Viewpoint Specification using Formal Methods

Viewpoint Specification using Formal Methods

Howard Bowman

Specification by viewpoints is widely advocated as a useful method for dealing with the complexity of large systems. Each viewpoint describes an aspect (rather than a component or module) of the envisaged system, using a language most suited to the viewpoint at hand. A consequence of adopting such an approach is that descriptions of the same or related entities can appear in different viewpoints and must co-exist. Thus, consistency of specifications across viewpoints becomes a central issue.

I have worked on this topic with a number of other people, in particular, Eerke Boiten, John Derrick, Peter Linington, and Maarten Steen. This work was mainly performed within the bounds of the (now finished) EPSRC funded Project Cross Viewpoint Consistency in Open Distributed Processing; a more extensive description of which can be found at the project home page.

The particular viewpoints model that inspired this project was that included in the Open Distributed Processing Reference Model (ODP), which is an architecture for modelling and constructing open distributed systems. The architecture has been standardised by the International Standards Organization

Our work on this topic can be presented under five headings:

Framework for Viewpoint Consistency

Our "framework" papers define the formal concepts underlying consistency checking. They give a general interpretation of consistency in terms of the existence of a common development of the viewpoint specifications and they investigate the feasibility of checking this notion of consistency. In particular, a number of different classes of consistency are highlighted and the relative feasibility of consistency checking within these different classes is considered.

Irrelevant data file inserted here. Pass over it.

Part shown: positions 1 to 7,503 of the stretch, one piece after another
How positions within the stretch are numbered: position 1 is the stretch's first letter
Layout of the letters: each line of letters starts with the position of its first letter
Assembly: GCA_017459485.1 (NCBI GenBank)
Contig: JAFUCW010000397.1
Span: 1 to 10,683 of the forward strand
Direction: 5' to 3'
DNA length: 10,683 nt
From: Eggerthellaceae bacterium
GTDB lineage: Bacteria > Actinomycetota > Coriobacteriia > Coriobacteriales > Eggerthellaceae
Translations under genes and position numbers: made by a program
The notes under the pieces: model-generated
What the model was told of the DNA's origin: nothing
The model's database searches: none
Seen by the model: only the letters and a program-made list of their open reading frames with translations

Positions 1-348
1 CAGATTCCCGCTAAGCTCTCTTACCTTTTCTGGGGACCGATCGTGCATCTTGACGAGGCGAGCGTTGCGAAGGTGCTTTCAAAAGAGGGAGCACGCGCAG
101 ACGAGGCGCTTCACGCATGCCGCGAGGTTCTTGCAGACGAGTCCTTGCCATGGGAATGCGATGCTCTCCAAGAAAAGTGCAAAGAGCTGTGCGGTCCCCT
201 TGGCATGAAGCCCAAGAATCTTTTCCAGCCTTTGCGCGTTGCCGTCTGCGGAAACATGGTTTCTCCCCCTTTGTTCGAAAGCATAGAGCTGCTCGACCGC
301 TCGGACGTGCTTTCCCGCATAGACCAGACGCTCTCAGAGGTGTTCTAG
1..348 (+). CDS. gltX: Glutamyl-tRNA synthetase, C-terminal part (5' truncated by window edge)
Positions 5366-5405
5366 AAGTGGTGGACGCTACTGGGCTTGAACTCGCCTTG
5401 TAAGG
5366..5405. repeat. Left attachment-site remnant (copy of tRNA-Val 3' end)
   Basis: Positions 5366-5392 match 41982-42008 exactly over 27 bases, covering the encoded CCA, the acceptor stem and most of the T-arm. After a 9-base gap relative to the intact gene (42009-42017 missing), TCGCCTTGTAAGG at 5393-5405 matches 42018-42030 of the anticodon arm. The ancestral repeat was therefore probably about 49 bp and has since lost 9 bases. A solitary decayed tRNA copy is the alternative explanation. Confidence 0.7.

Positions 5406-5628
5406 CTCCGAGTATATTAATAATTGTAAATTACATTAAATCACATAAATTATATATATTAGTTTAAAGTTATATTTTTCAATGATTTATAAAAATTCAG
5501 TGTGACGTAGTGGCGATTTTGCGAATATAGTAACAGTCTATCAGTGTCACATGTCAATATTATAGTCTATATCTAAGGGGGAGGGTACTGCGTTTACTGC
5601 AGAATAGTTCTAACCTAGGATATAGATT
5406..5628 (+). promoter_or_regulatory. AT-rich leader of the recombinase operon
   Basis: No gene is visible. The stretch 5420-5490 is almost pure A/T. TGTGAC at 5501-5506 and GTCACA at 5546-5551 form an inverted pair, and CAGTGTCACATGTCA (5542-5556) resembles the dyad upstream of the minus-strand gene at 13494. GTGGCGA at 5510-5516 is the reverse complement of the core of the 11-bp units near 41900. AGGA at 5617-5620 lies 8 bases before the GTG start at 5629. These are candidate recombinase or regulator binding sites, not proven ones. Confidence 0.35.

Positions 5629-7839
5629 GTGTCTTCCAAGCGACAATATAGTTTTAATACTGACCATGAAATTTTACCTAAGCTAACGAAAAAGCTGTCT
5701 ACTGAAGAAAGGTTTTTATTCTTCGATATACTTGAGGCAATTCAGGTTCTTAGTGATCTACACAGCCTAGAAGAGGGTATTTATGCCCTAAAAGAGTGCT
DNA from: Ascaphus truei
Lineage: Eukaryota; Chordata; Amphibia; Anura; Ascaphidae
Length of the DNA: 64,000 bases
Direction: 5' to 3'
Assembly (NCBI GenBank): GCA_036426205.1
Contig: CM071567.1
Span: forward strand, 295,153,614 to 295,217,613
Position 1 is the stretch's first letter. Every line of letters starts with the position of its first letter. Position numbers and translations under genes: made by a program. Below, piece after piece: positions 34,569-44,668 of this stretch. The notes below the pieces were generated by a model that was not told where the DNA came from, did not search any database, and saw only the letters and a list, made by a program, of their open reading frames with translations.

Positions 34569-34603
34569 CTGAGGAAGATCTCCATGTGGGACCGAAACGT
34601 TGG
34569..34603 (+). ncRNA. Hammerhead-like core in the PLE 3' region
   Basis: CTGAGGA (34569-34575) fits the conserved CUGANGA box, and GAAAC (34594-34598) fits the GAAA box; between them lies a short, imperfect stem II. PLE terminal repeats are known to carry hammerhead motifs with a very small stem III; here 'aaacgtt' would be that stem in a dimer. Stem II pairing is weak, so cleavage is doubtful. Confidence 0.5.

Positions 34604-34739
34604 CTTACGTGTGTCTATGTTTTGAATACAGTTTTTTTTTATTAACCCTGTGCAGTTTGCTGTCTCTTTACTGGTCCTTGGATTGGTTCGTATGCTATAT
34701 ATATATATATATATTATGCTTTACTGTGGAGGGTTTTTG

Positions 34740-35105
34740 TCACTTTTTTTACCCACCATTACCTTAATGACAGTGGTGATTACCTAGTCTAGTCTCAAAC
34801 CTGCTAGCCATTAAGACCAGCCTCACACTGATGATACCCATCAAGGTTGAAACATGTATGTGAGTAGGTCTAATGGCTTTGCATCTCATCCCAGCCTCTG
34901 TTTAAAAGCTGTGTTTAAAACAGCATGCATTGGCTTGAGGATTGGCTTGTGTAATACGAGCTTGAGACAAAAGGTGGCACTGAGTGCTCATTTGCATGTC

The following four papers are all centred on our framework for cross viewpoint consistency. The first is probably the most complete presentation of the framework. Although Maarten Steen's PhD thesis also makes important contributions to the definition of a formal framework for consistency.

Consistency in LOTOS

Our work on LOTOS considers how multiple specifications written in the LOTOS formal specification notation can be checked for consistency. The most comprehensive text on this material is Maarten Steen's PhD thesis. However, the following publications are also available.

The following two publications summarise some of the main ideas of Maarten's thesis.

The following publication presents some early, but still relevant, ideas on consistency in LOTOS. Some other early ideas of ours on consistency in LOTOS can be found in the framework papers in the previous section.

Consistency in Z

Within the auspices of the Cross Viewpoint Consistency in ODP project we have also extensively investigated how to check consistency between pairs of Z specifications. The following paper highlights the main elements of our work on this topic. However, a number of other publications can be found on the Cross Viewpoint Consistency in ODP home page.

Consistency between LOTOS and Z

Since different languages and techniques can be used in different viewpoints, yielding a multi-paradigm approach to system development, it is necessary to relate different formal notations. In order to investigate the feasibility of relating viewpoint specifications written in different notations we considered how LOTOS specifications can be translated into Z, thus, enabling consistency checking to be performed in Z.

Once again, we have written a number of papers on this topic and the most comprehensive source for these publications is the Cross Viewpoint Consistency in ODP home page. However, the following two papers summarise the main ideas.

Resulting Research Directions

The original Cross Viewpoint Consistency in ODP project is now finished. However, a number of directions for further research have spun-off from this project, e.g. Some of this work is being pursued within the follow-up EPSRC project OpenViews.

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Last modified December 1999.